• the background region is provided with grooves 52 uniformly distributed with a pitch PG.
  • grooves 54 are provided that deviate from the background grooves 52. The deviation is such that, when viewed from an angle away from perpendicular to the substrate 50, the substrate 50 presents a square 56 (shown in dashed outline) to the viewer.
  • the square 56 is additionally described as the image region, as opposed to forming or being a background region.
  • the square 56 When viewed from an angle away from perpendicular, the square 56 does not present a neat, uniform, consistent surface to the viewer. Instead, a number of artefacts, and/or fringing effects, are presented to the viewer.
  • the reason for these artefacts and/or fringing effects is related to the degree or extent of deviation DVG of the embossed lines 54 used to form the square 56.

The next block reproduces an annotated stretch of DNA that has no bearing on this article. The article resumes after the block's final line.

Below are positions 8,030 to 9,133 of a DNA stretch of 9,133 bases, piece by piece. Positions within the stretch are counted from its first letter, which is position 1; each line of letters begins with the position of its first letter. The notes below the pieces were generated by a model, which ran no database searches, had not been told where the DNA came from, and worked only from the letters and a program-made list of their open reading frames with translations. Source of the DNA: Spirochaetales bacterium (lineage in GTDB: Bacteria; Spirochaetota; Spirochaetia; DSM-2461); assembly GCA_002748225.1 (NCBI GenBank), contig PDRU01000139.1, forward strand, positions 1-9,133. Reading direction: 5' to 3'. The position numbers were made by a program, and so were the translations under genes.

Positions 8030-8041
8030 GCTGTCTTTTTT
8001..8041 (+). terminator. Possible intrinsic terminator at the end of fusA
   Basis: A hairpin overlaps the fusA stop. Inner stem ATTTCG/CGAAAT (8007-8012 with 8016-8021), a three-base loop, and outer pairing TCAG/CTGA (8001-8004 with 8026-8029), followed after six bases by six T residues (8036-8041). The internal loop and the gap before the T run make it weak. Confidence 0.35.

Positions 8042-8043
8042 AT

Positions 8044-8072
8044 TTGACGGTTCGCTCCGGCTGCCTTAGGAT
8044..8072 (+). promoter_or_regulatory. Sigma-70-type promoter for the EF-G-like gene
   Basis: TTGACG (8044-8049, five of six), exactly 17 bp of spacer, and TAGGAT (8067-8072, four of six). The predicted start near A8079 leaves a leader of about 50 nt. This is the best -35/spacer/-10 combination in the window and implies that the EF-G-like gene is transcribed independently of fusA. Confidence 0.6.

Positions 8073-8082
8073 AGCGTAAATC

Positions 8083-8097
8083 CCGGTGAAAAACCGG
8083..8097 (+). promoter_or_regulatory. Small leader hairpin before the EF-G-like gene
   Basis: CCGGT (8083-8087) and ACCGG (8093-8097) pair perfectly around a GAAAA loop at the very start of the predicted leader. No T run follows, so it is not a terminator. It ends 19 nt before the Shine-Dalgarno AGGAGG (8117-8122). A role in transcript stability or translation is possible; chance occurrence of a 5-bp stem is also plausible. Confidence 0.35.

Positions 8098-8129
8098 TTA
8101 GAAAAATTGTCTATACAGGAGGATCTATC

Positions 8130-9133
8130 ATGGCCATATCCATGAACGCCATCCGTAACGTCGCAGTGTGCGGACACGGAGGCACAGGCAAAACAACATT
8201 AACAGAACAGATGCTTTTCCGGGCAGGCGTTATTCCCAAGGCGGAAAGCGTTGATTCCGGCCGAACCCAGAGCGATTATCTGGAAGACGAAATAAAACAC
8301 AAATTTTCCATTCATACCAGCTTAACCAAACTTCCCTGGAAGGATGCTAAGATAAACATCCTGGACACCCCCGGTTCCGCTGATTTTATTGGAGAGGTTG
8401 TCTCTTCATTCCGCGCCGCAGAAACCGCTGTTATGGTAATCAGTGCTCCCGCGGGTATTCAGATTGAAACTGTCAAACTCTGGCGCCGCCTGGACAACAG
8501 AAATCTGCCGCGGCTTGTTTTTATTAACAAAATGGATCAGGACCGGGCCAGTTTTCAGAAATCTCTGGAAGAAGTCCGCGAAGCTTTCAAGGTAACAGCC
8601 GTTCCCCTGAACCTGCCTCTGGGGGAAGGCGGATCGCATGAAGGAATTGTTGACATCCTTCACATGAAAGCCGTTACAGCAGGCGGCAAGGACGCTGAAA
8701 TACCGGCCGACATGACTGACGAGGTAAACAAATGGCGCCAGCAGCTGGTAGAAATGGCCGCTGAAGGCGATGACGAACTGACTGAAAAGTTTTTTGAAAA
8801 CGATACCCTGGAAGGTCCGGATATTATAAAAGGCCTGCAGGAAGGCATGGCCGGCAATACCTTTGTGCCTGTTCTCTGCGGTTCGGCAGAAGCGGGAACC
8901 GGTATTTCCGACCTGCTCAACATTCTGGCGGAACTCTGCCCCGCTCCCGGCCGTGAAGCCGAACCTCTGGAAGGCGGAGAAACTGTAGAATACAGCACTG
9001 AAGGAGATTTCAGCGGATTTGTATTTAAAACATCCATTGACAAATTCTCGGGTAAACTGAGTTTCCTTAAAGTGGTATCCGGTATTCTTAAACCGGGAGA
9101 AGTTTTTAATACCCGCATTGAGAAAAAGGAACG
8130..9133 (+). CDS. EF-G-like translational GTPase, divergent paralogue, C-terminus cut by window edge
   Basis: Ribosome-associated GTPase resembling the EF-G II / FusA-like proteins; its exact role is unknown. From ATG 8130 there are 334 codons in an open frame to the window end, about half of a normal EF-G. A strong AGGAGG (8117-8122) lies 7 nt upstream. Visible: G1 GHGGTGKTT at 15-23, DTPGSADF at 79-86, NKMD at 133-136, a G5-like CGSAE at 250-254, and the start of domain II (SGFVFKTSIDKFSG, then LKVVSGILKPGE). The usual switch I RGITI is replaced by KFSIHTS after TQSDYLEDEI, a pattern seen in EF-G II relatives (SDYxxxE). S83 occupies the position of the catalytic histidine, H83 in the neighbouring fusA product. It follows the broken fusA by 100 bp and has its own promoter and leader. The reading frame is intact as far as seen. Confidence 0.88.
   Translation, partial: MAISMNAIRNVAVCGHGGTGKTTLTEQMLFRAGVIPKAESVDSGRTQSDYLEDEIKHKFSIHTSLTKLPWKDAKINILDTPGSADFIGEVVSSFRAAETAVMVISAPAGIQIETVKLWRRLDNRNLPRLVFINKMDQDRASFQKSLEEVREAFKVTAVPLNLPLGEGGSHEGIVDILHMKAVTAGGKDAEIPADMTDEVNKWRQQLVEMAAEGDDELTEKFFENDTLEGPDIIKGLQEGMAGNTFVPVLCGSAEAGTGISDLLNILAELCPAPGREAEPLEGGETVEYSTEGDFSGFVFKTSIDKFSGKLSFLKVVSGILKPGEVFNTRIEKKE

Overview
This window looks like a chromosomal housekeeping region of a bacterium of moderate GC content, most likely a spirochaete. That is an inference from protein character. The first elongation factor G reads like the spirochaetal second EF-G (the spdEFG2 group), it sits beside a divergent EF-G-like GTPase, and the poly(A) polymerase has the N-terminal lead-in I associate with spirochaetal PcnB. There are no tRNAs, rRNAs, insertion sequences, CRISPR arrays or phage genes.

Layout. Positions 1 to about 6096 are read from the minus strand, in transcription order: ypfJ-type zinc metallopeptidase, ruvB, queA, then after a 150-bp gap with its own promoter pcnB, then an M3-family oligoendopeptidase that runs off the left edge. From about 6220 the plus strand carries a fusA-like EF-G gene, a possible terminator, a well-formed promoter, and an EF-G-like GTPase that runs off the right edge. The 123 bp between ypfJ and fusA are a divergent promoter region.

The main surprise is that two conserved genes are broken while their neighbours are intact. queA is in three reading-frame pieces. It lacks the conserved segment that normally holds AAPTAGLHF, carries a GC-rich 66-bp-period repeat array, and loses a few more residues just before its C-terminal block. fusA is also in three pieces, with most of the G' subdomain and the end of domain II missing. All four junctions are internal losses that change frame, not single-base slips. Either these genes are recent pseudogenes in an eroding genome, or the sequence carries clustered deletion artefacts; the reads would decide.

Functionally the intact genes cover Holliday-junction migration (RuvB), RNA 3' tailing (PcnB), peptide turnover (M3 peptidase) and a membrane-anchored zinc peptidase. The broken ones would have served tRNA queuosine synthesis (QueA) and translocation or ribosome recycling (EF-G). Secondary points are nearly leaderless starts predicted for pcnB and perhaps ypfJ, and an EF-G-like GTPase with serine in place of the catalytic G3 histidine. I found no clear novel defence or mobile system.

• the extent of the deviation DVG of the grooves 54 used to form the square 56 is, for the majority of the square 56, greater than the pitch PG of the grooves 52 of the background. This can cause or promote clashing between grooves, thus creating artefacts, and/or create the fringing effect.
  • the lines of deposited material (not shown in the Figure) will run adjacent to and alongside the grooves 52 of the background, and will run in this parallel manner across the deviating grooves 54 of the square 56. Thus, in the image region in which the square 56 is located, the lines of material will thus clash with those grooves 54. This also contributes to the formation of artefacts and/or fringing effects.
  • Figure 15 depicts a practical and realisable implementation of the different viewing effect principles of Figures 10 to 14 , the resultant image presented to the viewer at viewing angles away from perpendicular is not satisfactory.